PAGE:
By Robert MacMillan
NEW YORK (Reuters) - A U.S. government watchdog will investigate the Securities and Exchange Commission's fraud lawsuit against Goldman Sachs Group Inc, the SEC's inspector general said on Friday, while two shareholders sued the bank over the fraud allegations.
"We need to understand what led to the decision to announce or bring the case on (April 16,)" SEC Inspector General David Kotz said on Fox News.
Republicans have implied political motives were behind the SEC's decision to sue Goldman over its marketing of a batch of subprime mortgage debt.
The SEC denied that politics was part of their decision or timing. "We've made clear we don't coordinate our enforcement actions with political organizations and look forward to cooperating with the inspector general's investigation," SEC spokesman John Nester said.
Earlier on Friday, Republican lawmaker, Darrell Issa, sent Kotz a letter asking him to probe the circumstances around the SEC's Goldman case.
The dominant U.S. investment bank, beset by media and public questions about whether it duped investors, also is preparing for a U.S. Senate hearing next Tuesday that will feature its Chief Executive Lloyd Blankfein and the bond trader Fabrice Tourre, the sole Goldman employee whom the SEC has accused of fraud. Tourre is on paid leave. The bank has said it had concluded that Tourre had done nothing wrong.
In Washington, a Senate investigations subcommittee hearing revealed disputes in a series of emails between Goldman and ratings agencies over their ratings of Goldman's Abacus debt products.
It was Goldman's marketing of a batch of subprime mortgage loans called Abacus 2007-AC1, that led the SEC to charge it and the 31-year-old Tourre with fraud.
The SEC said that Goldman did not tell investors that billionaire hedge fund manager John Paulson was betting against the product, which he also helped structure.
One email from a Standard & Poor's official to colleagues expressed frustration at having to push Goldman to improve its Abacus products, or "trades," as the email calls them.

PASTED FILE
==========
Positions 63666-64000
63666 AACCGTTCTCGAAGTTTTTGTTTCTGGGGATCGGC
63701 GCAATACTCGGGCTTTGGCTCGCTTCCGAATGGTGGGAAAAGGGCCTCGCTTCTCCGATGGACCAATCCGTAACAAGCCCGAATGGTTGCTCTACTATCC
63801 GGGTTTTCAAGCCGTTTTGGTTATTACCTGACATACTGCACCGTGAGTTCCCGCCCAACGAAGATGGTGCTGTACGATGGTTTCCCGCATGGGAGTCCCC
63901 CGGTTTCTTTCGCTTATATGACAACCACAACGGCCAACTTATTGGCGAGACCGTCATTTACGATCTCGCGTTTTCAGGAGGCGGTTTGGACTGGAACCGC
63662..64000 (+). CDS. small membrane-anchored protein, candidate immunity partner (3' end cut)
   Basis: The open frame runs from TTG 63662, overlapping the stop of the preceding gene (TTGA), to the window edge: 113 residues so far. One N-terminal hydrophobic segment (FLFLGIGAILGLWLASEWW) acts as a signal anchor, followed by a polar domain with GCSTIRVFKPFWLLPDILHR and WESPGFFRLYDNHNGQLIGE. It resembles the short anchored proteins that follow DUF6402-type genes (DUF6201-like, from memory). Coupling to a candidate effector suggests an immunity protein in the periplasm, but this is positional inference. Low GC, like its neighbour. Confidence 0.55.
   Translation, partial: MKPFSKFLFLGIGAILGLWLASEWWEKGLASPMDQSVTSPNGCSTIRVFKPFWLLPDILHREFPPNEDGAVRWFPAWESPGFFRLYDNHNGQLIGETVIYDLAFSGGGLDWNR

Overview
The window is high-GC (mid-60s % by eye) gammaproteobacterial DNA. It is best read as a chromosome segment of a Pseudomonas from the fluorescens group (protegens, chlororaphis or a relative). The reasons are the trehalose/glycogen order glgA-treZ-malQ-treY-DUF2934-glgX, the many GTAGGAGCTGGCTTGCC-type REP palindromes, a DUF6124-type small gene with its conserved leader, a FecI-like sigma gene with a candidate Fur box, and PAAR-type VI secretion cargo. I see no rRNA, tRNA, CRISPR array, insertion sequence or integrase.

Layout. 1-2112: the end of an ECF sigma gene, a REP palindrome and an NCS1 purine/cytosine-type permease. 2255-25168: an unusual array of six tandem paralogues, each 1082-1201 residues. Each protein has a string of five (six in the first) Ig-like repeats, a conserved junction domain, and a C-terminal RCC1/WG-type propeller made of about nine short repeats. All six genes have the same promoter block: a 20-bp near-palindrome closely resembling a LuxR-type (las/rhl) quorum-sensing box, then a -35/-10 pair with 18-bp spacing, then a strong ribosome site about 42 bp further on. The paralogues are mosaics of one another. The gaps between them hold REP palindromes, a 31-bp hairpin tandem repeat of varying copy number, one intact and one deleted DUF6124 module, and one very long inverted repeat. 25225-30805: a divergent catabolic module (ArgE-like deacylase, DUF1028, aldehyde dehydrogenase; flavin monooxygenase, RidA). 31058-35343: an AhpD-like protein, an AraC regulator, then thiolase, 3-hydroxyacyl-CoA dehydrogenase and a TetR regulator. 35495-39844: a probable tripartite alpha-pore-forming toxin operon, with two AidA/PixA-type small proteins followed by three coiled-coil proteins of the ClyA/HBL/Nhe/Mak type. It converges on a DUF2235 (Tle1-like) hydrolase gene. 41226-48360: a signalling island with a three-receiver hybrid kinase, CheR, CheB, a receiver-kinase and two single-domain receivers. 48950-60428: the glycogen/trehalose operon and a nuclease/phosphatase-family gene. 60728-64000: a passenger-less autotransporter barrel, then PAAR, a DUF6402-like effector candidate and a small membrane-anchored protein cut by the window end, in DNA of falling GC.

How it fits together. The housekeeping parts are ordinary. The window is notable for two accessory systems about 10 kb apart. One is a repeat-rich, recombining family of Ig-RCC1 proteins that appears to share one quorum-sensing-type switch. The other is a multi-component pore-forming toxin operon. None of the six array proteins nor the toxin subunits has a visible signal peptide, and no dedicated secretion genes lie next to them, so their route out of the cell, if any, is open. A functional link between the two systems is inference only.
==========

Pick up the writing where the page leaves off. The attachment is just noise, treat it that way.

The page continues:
"I can't tell you how upset I have been in reviewing these trades. And not only have these trades consumed tons of my time, but they have generated an enormous amount of stress since I'm the one that has to break the news that these trades are wrong ... which makes us look like idiots," it said.
The emails also showed that S&P, a unit of McGraw-Hill pushed back against Goldman's request for the agency to depart from its standards in rating an Abacus product.
Other emails revealed S&P's lack of confidence in an unnamed S&P employee who rated some Abacus products, saying the employee "neglected to catch other important criteria issues ... or ignored them after being told to correct them."
The investigations subcommittee also subpoenaed Goldman as early as June 30, 2009, long before the SEC sued, according to a congressional aide. The panel also named Tourre as a witness for its April 27 hearing before the SEC charged him.
A Moody's Corp official told a U.S. Senate panel that he would have liked to have known that billionaire hedge fund manager John Paulson was shorting the Abacus product when Moody's was rating it.
"I did not know that. I'm fairly sure that my staff did not know either" about Paulson's involvement, said Eric Kolchinsky, the former Moody's executive.
Goldman also may have used the Abacus product to unload other complex bonds that it created, according to a deal document obtained by Reuters. Some of the proceeds from the sale of the Abacus 2007-AC1 notes were used to buy a $192 million portion of another security that Goldman also arranged and marketed in early 2007.
A Goldman spokesman declined to comment.
Goldman has said it did nothing wrong in marketing the Abacus deal.
In complaints filed in New York State Supreme Court in Manhattan, Robert Rosinek and Morton Spiegel accused Goldman executives and its board of breaching their fiduciary duties by letting the bank enter transactions involving risky collateralized debt obligations tied to subprime mortgages.
They said the defendants "engaged in a systematic failure to exercise oversight" over Abacus, did not properly vet how the transactions were structured and marketed, and failed to ensure that Goldman did not represent "conflicting interests."
Goldman's troubles could worsen in Britain, meanwhile. British Prime Minister Gordon Brown said during a campaign stop in Coventry that any bank found guilty of wrongdoing might have to pay millions of dollars in compensation.
Separately, a Goldman Sachs director told hedge fund founder Raj Rajaratnam about Berkshire Hathaway's $5 billion investment in Goldman before the deal became public, the Wall Street Journal reported on Friday, citing an unnamed source.
Federal prosecutors notified Goldman director Rajat Gupta in a letter that they had intercepted his phone conversations with Rajaratnam, the Journal reported.
Gupta's attorney said in a statement on Friday that his client had done nothing improper.
The founder of Galleon Group hedge fund was arrested last October 16 and is fighting criminal charges that he traded illegally in 12 stocks. He is free on bail.
(Reporting by Kim Dixon, Dan Margolies, Karey Wutkowski and Rachelle Younglai in Washington, Sakthi Prasad in Bangalore, Grant McCool and Matthew Goldstein in New York and Matt Falloon in Coventry, England. Writing by Robert MacMillan in New York; editing by Carol Bishopric)